“Murder Most Foul” indeed concludes with a pair of murders. Heahmund—after a subplot about his bishopric having been handed over to a spineless rival in his absence—kills the current Bishop of Sherborne for having threatened to tell the king about Heahmund’s vows-violating affair with Lagertha. And poor, plot-buffeted Margrethe meets her end, too, as her tearful appeal for savior and current lover Hvitserk to overthrow Ivar and make her queen results in a cadre of assassins hurling knives into her in the dark of her isolated cabin. Neither death registers much. Who cares about Heahmund’s quest to return to his former position, especially with Jonathan Rhys Meyers continuing his one-note, Batman-voiced approach to the character? (His growly “I am what I have always been, Christ’s warrior on Earth!” plays like a particularly overheated, born-again Dark Knight.) And Margrethe seemed like she had promise once, her free-spirited, scheming former slave quickly devolving into a muddy morass of wet-eyed betrayals and eventual madness. Freydis’ more successful seduction of Ivar is Vikings taking a do-over on the failed Margrethe storyline, and if Ida Marie Nielsen never had enough to work with, her scenes here have a pathetically affecting Ophelia as Lady MacBeth tone to them. It’s an effectively jarring choice to have the first knife hurled into the pleading, insane Margrethe’s back hardly register in her at all. It’s a mercy killing for yet another Vikings character fighting a losing battle against her stunted storyline.
- Alfred wants Ubbe to prove his loyalty by converting to Christianity, just as his uncle Rollo had done years before. Ubbe remains a colorless nonentity, but I did like his irritated response to the nervous Alfred’s shuffling silence, “You asked to see me.”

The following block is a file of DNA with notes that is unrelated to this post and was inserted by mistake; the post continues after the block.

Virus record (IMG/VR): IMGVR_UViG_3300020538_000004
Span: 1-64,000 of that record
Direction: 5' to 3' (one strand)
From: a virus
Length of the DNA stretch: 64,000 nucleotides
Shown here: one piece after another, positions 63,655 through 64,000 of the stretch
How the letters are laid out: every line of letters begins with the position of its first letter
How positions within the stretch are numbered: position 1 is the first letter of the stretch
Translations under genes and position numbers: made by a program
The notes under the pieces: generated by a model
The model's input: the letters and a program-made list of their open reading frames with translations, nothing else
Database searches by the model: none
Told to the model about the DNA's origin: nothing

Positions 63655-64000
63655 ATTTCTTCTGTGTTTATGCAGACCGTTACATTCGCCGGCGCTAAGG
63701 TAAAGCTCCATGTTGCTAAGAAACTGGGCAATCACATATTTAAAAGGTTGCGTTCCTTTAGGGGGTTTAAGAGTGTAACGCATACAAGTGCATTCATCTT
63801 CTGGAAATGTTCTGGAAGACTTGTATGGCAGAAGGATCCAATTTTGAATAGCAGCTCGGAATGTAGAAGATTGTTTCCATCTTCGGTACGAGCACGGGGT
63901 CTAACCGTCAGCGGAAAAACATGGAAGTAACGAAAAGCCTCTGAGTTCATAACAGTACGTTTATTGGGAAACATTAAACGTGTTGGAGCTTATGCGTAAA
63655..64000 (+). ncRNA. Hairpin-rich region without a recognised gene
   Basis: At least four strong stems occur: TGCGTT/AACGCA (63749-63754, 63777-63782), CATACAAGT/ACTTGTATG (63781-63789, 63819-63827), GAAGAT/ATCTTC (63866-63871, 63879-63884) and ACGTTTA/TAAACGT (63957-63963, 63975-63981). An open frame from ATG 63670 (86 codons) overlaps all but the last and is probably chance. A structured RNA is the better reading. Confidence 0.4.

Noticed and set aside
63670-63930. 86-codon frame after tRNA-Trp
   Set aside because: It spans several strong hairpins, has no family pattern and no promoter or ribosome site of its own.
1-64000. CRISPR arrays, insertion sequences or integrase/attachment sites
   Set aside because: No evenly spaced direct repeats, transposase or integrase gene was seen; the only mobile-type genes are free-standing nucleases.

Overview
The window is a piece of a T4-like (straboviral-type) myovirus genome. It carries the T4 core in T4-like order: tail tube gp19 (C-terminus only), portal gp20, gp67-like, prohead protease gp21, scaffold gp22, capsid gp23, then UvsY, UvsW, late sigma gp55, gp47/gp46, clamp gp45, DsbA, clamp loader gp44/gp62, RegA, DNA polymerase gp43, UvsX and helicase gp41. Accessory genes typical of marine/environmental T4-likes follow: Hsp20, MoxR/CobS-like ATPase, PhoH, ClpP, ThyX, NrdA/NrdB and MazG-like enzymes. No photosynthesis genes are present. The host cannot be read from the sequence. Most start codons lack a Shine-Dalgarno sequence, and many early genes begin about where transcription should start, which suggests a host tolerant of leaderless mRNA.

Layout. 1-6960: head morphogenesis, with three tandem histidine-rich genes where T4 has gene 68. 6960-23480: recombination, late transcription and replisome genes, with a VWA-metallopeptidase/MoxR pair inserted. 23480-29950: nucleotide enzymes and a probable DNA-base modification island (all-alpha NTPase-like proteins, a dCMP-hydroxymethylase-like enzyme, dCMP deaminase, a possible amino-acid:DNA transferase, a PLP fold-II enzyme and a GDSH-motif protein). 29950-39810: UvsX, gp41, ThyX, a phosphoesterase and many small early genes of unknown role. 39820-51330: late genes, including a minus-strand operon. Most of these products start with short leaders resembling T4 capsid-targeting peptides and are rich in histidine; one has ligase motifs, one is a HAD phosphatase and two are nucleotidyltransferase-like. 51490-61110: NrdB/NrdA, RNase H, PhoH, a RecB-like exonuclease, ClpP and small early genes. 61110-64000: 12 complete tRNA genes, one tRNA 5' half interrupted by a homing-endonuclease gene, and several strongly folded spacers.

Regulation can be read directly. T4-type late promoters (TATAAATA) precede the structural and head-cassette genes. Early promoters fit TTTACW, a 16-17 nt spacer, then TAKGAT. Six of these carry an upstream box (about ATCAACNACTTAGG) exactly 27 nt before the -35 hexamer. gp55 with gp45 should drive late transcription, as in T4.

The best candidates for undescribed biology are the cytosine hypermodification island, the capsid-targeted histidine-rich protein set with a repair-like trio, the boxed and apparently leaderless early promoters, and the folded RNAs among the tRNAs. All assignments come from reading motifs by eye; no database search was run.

- Alfred praises Ubbe by saying, in reference to Ragnar, “Of all his sons, you are the closest to him,” perhaps a nod to Alfred The Great’s coming fame for manipulative statesmanship.
- Heahmund and royal brother Aethelred appear to be headed for a conflict over the bishopric, so stay tuned for that.
- Again, remember when Vikings was all about the Vikings? Hirst keeps sidelining his supposed main subject in favor of more and more screen time for the English court’s intrigues. Yes, these cultures clash, but Vikings is increasingly being told through non-Viking lenses that bleed the series of its identity.
- Hvitserk, roused from a drunken stupor by Ivar, blurts to his brother, “You insult the gods!” Not sure what he’s referring to there (it could be a lot of things, really), but Ivar’s mock innocent response is pretty funny: “What? The gods love me. You know that.”
- Heahmund’s reference to the doomed Bishop Cuthbert as a “troublesome priest” foretells the coming church-state conflict by echoing another famous utterance. Hirst would like you to know that he knows his history.